Collider Weekly TV Guide: MAD MEN, OUTLANDER, WOLF HALL and More

     March 30, 2015

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The Collider Weekly TV Guide is a rundown of notable episodes, premieres, returns, finales, and opportunities to catch up on great shows (or cast an eye to the occasional TV train wreck). Here are the picks for the week beginning Monday, March 30th:

Monday, 3/30:

Better Call Saul, “Pimento” (AMC, 10 p.m.) — The penultimate episode of Season One will answer (maybe) whether or not Chuck (Michael McKean) is cured, and also what the status is of the class action lawsuit he and Jimmy (Bob Odenkirk) levied against Sandpiper Crossing. Further, Mike’s (Jonathan Banks) ability to finish a job is called into question … but don’t they know he doesn’t do half measures?

Tuesday, 3/31:

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Image via TBS

Cougar Town Series Finale, “Mary Jane’s Last Dance” (TBS, 10:30 p.m.) — The sixth season finale (and the third on the show’s second home of TBS) will also be the series’ last for the cul-de-sac gang. It will conclude, fittingly, with a birthday party for Jules (Courteney Cox). Bobby Cobb (Brian Van Holt) will also return just as someone else decides to leave for good. Keep the wine handy.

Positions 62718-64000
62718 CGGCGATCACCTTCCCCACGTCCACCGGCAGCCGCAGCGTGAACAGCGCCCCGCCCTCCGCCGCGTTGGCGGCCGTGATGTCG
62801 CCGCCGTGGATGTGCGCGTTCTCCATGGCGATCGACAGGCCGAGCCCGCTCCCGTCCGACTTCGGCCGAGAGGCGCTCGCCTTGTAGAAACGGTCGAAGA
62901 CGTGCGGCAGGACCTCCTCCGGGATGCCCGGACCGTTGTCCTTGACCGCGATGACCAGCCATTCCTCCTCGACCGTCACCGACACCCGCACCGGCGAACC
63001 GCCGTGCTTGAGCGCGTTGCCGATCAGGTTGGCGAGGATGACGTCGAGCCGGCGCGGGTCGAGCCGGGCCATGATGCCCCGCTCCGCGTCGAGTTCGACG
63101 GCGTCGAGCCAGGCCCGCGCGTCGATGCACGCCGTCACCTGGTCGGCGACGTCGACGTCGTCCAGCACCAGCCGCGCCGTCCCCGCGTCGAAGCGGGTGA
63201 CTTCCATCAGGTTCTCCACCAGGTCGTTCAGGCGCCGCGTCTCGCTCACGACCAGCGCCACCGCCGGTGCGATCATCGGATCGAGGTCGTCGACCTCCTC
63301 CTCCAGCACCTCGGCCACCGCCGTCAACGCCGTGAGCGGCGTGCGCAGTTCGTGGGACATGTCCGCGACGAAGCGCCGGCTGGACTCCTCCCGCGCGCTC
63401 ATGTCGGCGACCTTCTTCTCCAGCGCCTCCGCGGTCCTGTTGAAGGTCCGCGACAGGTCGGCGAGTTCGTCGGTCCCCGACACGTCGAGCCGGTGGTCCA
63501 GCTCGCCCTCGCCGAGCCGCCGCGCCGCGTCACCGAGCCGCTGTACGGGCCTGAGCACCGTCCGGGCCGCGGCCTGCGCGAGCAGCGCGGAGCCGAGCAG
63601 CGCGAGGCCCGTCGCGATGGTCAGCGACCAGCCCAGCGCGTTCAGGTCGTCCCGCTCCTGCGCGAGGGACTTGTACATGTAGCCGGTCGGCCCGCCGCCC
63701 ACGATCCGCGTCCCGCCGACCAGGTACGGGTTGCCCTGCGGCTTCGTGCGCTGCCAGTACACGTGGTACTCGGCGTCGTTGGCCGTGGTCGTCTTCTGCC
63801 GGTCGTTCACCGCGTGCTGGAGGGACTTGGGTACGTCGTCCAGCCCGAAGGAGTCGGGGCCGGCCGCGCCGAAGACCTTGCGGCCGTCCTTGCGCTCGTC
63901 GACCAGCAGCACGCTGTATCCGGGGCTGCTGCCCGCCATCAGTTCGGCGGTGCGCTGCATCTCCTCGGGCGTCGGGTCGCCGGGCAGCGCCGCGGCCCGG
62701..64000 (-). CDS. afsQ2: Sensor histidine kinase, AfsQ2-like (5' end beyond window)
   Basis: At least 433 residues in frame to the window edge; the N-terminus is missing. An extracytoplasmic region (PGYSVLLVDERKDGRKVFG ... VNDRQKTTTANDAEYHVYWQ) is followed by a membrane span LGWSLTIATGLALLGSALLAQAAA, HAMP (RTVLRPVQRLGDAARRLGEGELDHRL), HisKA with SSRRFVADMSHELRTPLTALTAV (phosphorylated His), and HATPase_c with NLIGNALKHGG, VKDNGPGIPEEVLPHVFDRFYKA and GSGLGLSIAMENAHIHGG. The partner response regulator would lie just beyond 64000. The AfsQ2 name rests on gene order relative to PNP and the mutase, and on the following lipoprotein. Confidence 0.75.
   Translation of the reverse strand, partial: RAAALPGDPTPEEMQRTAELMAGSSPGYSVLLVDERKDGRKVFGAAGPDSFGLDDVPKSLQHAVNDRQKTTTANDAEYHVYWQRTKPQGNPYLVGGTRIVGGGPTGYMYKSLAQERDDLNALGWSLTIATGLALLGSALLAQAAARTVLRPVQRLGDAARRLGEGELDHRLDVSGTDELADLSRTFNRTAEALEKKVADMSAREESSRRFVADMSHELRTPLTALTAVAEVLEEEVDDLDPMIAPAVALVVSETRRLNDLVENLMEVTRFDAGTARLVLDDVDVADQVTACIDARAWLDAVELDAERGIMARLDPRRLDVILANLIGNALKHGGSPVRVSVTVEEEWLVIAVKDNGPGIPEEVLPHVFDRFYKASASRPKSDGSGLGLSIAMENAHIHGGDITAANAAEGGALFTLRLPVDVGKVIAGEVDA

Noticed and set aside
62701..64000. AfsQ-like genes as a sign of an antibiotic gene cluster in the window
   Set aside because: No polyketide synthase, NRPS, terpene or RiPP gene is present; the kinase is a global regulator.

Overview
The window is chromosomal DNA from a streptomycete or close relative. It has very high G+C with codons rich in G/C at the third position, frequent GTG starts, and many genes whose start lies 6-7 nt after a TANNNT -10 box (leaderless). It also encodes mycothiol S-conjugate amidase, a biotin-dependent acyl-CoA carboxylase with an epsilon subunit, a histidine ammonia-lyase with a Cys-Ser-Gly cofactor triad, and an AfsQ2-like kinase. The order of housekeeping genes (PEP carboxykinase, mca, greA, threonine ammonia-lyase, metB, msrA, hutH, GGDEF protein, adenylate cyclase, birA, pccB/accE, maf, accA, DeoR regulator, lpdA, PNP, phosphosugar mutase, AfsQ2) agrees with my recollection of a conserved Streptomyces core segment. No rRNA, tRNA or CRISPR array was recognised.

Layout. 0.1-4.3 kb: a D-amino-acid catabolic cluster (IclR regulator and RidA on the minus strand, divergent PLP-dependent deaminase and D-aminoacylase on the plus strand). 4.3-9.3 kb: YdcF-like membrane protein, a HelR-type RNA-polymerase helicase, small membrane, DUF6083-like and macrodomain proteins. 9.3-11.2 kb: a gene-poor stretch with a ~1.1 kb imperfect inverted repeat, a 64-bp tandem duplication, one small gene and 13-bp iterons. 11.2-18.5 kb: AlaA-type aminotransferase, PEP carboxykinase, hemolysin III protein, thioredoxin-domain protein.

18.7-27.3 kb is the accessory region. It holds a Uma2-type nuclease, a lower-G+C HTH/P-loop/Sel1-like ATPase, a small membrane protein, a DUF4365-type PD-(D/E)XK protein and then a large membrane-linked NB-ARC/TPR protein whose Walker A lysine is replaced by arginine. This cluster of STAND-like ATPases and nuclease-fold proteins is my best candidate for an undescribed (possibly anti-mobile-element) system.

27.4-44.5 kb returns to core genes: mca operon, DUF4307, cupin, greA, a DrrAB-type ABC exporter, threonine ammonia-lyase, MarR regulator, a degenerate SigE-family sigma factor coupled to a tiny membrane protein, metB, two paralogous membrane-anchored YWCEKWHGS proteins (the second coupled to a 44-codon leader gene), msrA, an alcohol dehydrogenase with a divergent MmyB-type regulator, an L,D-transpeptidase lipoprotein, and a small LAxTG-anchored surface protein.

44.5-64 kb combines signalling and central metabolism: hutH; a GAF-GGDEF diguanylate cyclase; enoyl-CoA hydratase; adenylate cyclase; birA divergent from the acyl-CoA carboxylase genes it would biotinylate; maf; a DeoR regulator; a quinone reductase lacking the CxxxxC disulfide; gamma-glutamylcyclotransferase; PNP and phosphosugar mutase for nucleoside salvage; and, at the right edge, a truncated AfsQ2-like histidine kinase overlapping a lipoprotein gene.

The Dovekeepers, Series Premiere (CBS, 9 p.m.) — The Bible‘s Roma Downey and Mark Burnett, who excel in boiling down fantastic historical events into stilted dialogue and melodrama, are at it again in this two-night miniseries event that focuses on the lives of four Jewish women during the Roman siege of Masada in 73. Though NCIS fans may be happy to see Cote de Pablo again, this one is probably not a keeper.

Weird Loners Series Premiere, “Weird Pilot” (Fox at 9:30 p.m.) — Fox seems to be taking more risks with its comedies lately, like the quirky and strange Last Man on Earth (although it has been devolving into a more pedestrian kind of sitcom). In this series, Becki Newton, Zachary Knighton, Nate Torrence and Meera Rohit Kumbhani star in a darker take on the Friends formula as four 30-sometimes who live together in Queens. Review forthcoming

Younger Series Premiere, “Pilot; Liza Sows Her Oates” (TV Land, 10 p.m.) — This new single-camera comedy from Sex and City‘s Darren Star (with Patricia Field on board as a costume consultant) sets TV Land on a younger course. The series focuses on a 40-year-old single mom (Sutton Foster) who pretends to be 26 in order to restart her life. The series also stars Debi Mazar, Miriam Shor, and Hilary Duff.

Wednesday, 4/1:

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Image via FX

Free space — no premieres today, but what about all of your other regular shows? Catch up on everything else (Justified, The Americans, The Flash, Arrow, Bates Motel, etc) because shit is about to get real …

Thursday, 4/2:

Olympus Series Premiere, “The Temple of Gaia” (Syfy, 10 p.m.) — Oracles, cyclops, and gods, oh my! This mythological drama, set in Ancient Greece, stars Tom York (not to be confused with Thom Yorke, but how amazing would that be?) as “Hero,” and his journey to become a leader of men in a war against the gods. Review forthcoming.